Martin Will Make Just $7-Million In 2015, Fitting Perfectly Into The Jays’ Future Salary Structre

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Holy backloaded!

Jon Heyman of CBS Sports was the first to get the dirt on the salary structure of Russell Martin’s new five-year, $82-million contract, tweeting on Tuesday morning that the yearly breakdown is as follows: $7-million, $15-million, $20-million, $20-million, $20-million.

Make no mistake about it, this is a very, very good thing.

Yes, yes, the natural reaction of the garbage clown, of course, will be to insist that Alex Anthopoulos is leaving a mess for his successor, and that Martin will be that much more difficult to trade. These are not even necessarily untrue points, especially if the 2015 season and the contract both ultimately turn sour.

But please. The positive far outweighs the negative here. Like really, really obviously.

First of all, the average annual value of Martin’s deal is $16.4-million, so by paying him $20-million in the final three years of the deal they’re not actually adding that much to his salary. Sure, they’re his decline years, where the gap between his value and his cost is widening, and that might make it more difficult to move him, or might require the Jays to spend more money to do so. But by the simple fact that they’ve given him this deal the Jays are betting on Martin as an athlete and a guy able to stay healthy and productive, so shying away from big outlays at the back end doesn’t really make sense.

Sure, in an ideal world you’d be paying him less money in the years when he’s expected to provide less value, but this is hardly an ideal world, and the Martin contract has actually been structured to fit the Jays’ salary commitments quite perfectly.

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Russell Reax: Money Quotes In The Wake Of The Jays’ Big Signing

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We’ve nearly had a day to let it sink in now and it still seems a little bit surreal: the Jays signed Russell Martin. To a massive free agent contract. To be their decent-hitting, defense-first, elite pitch-framing catcher. For five years.

I’ve been in such a fog that I’ve barely been calling him Jussell.

But with the dust settling, and my thoughts already made clear, let’s have a look at what everybody else is saying, shall we? Specifically (mostly) with some money quotes from around the local papers, and several major voices around the league…

“Conceptually, the move resembles the Royals’ trade for James Shields two offseasons ago,” writes Jon Morosi of Fox Sports, who notes that  The team hadn’t reached the postseason in more than two decades, and its general manager needed to send a message — to fans and, more important, the roster — that expectations had changed. Within two years, Shields started Game 1 of the World Series.

“Based on market rates, for $82 million, the Jays are paying Martin to be worth something on the order of 10 – 11 wins. Historically, for catchers between the ages of 29 – 31, Martin’s been around the 85th percentile. For those catchers over the next five years, through age 36, the 85th percentile has been worth about 10 – 11 wins. It’s simple, but it works,” explains Jeff Sullivan of FanGraphs. In his conclusion he gets even more positive: “At the catcher position, the Jays just upgraded their durability, discipline, power, running, blocking, throwing, and receiving. Though we don’t have numbers for it, the Jays also seem to have upgraded their leadership, and in the overall picture, the Jays significantly upgraded their team and therefore their 2015 playoff prospects. Like most free-agent contracts, this one’ll look worse a few years down the road, but Martin ought to age somewhat gracefully, as he’ll be declining from a hell of a peak.”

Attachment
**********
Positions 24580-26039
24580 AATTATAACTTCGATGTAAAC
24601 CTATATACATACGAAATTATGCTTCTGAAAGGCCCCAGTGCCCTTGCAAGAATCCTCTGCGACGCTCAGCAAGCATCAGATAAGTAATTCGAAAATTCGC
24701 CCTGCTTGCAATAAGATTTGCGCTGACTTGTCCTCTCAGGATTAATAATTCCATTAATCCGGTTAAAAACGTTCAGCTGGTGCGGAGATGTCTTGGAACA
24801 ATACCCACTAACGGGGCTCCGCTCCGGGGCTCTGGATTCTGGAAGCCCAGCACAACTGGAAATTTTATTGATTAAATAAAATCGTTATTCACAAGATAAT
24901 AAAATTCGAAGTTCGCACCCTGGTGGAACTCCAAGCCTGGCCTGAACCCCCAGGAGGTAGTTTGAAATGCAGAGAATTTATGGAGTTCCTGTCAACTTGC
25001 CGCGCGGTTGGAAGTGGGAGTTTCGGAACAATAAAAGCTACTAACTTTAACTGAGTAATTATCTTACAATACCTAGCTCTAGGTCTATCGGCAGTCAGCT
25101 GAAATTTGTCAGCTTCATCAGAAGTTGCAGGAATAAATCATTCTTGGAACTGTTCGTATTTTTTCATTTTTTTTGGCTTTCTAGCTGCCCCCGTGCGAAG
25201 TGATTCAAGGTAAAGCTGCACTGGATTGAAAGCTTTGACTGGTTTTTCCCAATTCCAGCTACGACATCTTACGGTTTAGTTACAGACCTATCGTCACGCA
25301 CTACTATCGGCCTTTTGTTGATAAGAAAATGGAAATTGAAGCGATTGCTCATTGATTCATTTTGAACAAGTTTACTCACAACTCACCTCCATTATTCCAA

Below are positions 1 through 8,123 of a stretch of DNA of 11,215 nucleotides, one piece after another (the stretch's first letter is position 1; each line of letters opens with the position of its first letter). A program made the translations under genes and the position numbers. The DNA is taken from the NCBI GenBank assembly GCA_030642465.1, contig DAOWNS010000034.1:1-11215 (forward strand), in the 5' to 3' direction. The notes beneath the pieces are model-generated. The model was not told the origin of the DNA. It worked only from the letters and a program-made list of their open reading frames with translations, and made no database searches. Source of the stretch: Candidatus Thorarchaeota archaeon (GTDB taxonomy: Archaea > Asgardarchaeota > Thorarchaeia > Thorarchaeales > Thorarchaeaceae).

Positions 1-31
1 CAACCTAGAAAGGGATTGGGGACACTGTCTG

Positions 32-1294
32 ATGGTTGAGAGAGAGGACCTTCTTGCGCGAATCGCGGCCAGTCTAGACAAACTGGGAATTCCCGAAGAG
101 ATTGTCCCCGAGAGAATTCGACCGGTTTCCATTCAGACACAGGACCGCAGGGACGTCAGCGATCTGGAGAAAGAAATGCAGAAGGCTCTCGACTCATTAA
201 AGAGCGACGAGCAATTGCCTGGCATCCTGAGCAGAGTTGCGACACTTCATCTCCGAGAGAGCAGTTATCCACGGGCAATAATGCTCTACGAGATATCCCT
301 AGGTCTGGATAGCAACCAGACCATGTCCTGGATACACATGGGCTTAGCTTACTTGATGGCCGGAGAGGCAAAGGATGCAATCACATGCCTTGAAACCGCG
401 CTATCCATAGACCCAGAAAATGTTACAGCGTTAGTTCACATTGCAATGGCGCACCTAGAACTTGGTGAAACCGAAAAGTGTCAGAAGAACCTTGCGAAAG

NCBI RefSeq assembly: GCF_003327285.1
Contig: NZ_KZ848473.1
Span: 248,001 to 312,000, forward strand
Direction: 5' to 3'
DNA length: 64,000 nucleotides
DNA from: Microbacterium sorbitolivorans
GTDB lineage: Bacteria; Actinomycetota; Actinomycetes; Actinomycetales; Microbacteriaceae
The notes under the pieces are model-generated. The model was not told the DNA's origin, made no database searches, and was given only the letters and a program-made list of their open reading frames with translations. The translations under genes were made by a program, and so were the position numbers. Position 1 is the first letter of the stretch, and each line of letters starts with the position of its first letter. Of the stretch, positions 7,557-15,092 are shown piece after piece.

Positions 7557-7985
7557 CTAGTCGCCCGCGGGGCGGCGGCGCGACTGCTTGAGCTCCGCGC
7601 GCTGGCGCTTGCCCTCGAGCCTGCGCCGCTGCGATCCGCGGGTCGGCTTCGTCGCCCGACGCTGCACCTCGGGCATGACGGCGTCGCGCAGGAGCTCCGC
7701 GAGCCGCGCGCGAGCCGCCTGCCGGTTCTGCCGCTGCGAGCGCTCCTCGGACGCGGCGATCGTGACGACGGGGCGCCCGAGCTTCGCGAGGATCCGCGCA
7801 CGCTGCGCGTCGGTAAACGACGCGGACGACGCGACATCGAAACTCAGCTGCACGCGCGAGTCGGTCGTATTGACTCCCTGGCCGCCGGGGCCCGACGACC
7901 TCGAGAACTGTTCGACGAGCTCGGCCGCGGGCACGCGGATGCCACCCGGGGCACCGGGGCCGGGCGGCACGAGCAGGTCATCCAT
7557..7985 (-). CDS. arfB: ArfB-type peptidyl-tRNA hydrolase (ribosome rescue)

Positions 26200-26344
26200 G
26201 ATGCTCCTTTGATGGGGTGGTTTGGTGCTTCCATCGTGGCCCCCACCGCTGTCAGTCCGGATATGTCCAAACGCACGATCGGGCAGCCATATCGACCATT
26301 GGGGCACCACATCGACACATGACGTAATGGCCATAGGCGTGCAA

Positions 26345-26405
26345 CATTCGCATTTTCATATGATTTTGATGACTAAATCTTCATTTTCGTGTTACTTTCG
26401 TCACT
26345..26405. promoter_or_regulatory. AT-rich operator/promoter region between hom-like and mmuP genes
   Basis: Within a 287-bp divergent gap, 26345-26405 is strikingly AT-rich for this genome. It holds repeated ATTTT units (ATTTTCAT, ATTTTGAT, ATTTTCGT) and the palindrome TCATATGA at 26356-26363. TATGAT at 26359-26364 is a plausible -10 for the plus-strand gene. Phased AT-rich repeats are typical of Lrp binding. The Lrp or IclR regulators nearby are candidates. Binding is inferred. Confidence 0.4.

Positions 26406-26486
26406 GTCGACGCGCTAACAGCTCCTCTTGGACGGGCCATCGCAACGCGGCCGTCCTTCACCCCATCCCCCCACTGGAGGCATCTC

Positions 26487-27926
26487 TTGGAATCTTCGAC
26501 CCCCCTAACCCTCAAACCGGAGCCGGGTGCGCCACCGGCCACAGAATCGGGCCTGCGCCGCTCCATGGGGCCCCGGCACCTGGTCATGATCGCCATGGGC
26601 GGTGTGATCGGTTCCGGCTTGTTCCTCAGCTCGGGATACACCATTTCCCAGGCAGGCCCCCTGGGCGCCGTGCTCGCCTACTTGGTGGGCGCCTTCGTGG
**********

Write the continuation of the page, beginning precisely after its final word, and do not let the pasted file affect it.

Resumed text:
“There is no shortage of teams in need of a catcher,” says Mike Axisa of CBS Sports, seeing a rather large ancillary benefit of this deal for the Jays. “The Cubs and Pirates, who lost out on Martin, could have interest. The Dodgers are said to be seeking an upgrade over A.J. Ellis. The Rockies, Red Sox, White Sox, Athletics and Rangers could all use another catcher to some extent. Some club will happily take a $5 million Dioner Navarro off Toronto’s hands. Maybe the Blue Jays could net a pitcher or the second baseman they still need in the process.”

“It seems almost certain now that the Blue Jays will look to offer contract extensions to Encarnacion and Bautista before the 2016 season, prior to them hitting free agency. If that scenario unfolds, consider that the Blue Jays will be looking to reach agreements with stars that will be 34 and 35, respectively, in a universe where 35-year-old Victor Martinez just got a four-year, $68-million contract from the Detroit Tigers, or where Martin — who will be 33 in 2016 — will be in the second year of a contract paying him $16.4 million,” opines Michael Grange for Sportsnet. “Doubling-down wasn’t the Blue Jays’ only option, but it is the path Anthopoulos has chosen. It’s expensive and comes with risks and high expectations. It also means the Blue Jays have passed any opportunity to reshape their organization by selling their veterans at peak value.”